Super Bowl

Bingo! Progressive Hosts Its Own Super Bowl Game

Insurer Opts Out of Spot, Will Pay Year's Worth of Home and Car Payments for One Winner

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Progressive will host its own game of Bingo during the Super Bowl.
Progressive will host its own game of Bingo during the Super Bowl. Credit: Progressive
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What has five letters, can be played by everyone from toddlers to grandmas, and includes Flo as a free space? The new Super Duper Bingo game rolling out for Super Bowl Sunday from Progressive Insurance, of course. The 79-year-old insurer has created its own smartphone version of the popular pastime for customers watching the Feb. 7 match between the Carolina Panthers and Denver Broncos. Players can download a board outfitted with illustrations of common offerings in Super Bowl ads—an unexplained explosion, a talking animal or a B-list celebrity, for example. A photo of Flo, the red-lipsticked, white-shirt-wearing character who has been Progressive's spokeswoman for nine years, rounds out each board's free space slot.

"We know that people don't really care that much about insurance during the Super Bowl, but if they're playing along with us, we want to at least be top of their consideration when they are shopping for insurance on Feb. 8 and beyond," said Jeff Charney, who has been chief marketing officer of Mayfield Village, Ohio-based Progressive for over five years. "We're trying to complement the [Super Bowl] experience." He noted that Bingo is a game that has universal appeal in what has become a gamified world.

To put the offering together, Progressive's in-house agency, 96 Octane, researched hundreds of Super Bowl ads from previous years to find 30 frequent themes and a few random items, and it also worked with the University of Maryland on the effort. Arnold Worldwide, which has been Progressive's agency of record since 2006, was a partner. As an advertiser, Progressive makes a habit of buying most of its media in-house.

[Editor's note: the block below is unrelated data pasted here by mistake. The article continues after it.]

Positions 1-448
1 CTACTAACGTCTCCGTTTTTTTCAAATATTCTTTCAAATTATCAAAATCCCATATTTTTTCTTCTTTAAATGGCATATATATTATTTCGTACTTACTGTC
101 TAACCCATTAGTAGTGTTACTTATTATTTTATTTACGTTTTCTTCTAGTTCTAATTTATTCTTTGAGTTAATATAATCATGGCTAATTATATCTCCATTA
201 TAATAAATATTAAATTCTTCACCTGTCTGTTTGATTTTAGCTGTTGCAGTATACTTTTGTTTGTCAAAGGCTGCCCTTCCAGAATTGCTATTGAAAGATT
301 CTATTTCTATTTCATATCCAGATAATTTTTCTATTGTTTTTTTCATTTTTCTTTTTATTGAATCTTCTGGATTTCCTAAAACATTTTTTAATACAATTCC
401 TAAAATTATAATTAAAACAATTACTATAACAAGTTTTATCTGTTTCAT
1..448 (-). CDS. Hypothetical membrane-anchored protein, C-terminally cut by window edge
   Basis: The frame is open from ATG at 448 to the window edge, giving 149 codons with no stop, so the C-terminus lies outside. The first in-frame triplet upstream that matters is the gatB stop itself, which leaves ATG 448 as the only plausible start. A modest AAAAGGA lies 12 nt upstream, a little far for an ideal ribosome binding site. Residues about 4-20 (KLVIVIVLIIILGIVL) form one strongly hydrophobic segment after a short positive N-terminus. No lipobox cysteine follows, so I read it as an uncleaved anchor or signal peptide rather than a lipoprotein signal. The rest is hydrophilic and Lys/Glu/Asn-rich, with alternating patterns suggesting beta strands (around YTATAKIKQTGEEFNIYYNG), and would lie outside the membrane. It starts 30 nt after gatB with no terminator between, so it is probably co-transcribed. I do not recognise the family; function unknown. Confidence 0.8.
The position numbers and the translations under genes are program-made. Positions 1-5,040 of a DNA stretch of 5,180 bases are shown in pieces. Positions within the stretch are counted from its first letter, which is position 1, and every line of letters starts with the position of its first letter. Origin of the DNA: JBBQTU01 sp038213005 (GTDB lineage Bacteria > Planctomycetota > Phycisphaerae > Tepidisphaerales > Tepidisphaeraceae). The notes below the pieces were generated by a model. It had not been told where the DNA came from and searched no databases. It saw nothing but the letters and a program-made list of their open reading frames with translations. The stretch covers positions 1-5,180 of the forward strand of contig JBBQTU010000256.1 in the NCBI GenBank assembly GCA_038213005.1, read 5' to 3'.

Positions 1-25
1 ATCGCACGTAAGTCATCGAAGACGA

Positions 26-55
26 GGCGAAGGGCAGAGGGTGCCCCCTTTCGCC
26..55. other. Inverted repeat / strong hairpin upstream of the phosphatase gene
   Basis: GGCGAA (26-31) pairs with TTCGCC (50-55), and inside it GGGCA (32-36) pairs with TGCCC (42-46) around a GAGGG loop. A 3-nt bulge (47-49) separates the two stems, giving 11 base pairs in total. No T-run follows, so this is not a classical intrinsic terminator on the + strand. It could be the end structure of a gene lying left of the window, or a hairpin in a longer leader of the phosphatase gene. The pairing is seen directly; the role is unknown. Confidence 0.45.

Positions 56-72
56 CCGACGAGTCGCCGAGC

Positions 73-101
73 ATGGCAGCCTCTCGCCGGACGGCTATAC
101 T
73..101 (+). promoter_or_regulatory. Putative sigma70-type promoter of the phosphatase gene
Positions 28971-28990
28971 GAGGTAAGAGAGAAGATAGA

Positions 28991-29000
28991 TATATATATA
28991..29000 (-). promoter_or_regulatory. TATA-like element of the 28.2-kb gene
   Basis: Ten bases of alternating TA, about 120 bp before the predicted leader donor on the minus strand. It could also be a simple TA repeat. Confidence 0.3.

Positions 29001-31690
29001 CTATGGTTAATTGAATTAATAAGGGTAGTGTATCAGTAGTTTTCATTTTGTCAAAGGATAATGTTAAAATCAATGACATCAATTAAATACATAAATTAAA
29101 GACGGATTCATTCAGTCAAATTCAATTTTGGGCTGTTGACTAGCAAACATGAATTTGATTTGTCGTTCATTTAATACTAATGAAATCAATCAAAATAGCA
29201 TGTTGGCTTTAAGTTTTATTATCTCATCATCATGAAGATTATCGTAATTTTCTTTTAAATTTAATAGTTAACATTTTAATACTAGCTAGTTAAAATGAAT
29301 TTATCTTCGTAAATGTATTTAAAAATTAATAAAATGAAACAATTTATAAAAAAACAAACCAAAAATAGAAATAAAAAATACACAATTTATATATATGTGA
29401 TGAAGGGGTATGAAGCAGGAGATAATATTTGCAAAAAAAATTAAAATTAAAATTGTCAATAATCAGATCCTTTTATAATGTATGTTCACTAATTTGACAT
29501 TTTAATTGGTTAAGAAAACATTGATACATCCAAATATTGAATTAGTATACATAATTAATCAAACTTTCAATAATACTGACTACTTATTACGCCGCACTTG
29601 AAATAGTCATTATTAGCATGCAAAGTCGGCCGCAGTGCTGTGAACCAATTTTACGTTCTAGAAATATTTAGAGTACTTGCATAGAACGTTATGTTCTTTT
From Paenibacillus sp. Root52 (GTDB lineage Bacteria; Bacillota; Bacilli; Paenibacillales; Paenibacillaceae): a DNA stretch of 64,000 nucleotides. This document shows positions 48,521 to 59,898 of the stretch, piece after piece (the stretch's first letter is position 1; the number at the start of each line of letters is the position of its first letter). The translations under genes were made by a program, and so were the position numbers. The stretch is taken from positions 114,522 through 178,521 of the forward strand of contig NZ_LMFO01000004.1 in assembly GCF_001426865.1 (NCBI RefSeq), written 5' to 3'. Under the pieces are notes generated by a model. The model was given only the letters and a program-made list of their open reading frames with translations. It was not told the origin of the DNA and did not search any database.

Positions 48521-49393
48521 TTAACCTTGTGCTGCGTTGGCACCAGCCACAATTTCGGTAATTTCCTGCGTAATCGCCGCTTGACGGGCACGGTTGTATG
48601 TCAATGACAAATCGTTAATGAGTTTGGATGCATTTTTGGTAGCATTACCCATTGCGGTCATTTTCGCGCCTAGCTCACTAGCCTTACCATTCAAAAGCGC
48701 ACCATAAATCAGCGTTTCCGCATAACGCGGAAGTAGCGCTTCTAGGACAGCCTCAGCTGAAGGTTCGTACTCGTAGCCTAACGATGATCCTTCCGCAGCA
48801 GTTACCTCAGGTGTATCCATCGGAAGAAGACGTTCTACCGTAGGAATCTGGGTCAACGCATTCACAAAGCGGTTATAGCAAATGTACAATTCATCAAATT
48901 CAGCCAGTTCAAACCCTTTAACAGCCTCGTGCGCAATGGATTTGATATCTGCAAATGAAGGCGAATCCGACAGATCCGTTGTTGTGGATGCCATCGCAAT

Opting to market a digital game rather than airing an expensive TV spot—ads are fetching around $5 million—is a cost-effective strategy that Progressive has used before. Last year, the insurer hosted a digital interview with Seattle Seahawks running back Marshawn Lynch, a Flo fan, that was so successful that Progressive ended up airing it in some local markets a few days before the Super Bowl. Progressive, which employs 27,000 worldwide, has not aired a national Super Bowl ad in at least five years, according to Mr. Charney.

He declined to say how much the company is spending on Bingo, but it is on par with previous years. Progressive spent over $572 million on U.S. measured media in 2014, a 2.5% decline over the previous year, according to Ad Age's Datacenter.

Those lucky few who win Progressive's Bingo get more than just bragging rights. One grand-prize winner will receive home mortgage payments and auto payments for a full year. Five first-prize winners will receive car payments for a year, and 20 second-prize winners will get smart thermostats. The game can be downloaded beginning Feb. 4.

"Everybody loves Bingo," said Mr. Charney. "We're the biggest proponents of memory lane marketing and Bingo brings you back."